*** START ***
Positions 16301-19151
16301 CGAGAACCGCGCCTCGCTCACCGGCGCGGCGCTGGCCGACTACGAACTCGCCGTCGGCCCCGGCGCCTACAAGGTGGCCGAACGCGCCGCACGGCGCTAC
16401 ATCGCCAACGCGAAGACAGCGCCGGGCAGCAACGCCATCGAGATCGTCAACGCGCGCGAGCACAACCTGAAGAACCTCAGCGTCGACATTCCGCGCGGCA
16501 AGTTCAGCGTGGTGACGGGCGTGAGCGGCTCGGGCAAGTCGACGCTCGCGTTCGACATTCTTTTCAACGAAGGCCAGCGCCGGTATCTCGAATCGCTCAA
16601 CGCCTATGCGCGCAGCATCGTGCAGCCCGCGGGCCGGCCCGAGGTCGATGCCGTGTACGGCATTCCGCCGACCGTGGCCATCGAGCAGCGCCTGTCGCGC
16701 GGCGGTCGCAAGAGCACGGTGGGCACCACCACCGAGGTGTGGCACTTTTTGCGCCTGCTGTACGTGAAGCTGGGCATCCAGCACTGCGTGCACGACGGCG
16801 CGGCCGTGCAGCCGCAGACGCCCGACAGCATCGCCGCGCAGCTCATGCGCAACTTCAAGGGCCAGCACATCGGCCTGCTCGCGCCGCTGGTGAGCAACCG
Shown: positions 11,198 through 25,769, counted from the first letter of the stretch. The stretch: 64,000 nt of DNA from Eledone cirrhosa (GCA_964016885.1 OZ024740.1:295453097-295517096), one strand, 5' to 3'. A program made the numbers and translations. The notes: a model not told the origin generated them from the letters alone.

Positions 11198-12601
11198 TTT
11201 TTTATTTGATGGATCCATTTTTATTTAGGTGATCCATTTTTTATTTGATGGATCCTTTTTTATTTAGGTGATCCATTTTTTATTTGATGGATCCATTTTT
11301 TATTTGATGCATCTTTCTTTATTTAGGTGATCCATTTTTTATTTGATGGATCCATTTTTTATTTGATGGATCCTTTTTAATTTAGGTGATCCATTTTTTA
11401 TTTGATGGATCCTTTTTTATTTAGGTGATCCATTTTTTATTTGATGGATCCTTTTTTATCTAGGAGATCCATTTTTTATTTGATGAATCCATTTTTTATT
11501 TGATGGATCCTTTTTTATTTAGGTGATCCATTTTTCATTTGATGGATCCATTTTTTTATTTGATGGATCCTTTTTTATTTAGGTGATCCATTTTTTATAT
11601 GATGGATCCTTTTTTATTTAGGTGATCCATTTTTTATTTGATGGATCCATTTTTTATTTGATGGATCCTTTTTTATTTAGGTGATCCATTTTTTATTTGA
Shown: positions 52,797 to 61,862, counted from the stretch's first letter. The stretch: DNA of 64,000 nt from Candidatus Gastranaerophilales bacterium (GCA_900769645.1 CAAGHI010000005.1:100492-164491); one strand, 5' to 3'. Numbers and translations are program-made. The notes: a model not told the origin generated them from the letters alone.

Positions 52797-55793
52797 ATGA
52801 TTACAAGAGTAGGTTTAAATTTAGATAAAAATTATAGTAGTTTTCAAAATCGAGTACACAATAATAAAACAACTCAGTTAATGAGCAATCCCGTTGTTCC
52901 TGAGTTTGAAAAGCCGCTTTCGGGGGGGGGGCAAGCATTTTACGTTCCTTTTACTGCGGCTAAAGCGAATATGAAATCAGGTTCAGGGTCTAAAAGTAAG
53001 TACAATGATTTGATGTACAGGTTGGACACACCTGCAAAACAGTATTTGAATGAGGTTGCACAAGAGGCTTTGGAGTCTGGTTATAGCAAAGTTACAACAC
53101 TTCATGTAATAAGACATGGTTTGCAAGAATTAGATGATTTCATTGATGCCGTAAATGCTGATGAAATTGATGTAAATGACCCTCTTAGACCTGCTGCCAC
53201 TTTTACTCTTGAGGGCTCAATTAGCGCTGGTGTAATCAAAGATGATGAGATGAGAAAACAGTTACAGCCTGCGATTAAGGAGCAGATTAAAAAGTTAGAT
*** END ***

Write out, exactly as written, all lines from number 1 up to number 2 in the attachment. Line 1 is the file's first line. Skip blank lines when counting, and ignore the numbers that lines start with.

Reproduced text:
Positions 16301-19151
16301 CGAGAACCGCGCCTCGCTCACCGGCGCGGCGCTGGCCGACTACGAACTCGCCGTCGGCCCCGGCGCCTACAAGGTGGCCGAACGCGCCGCACGGCGCTAC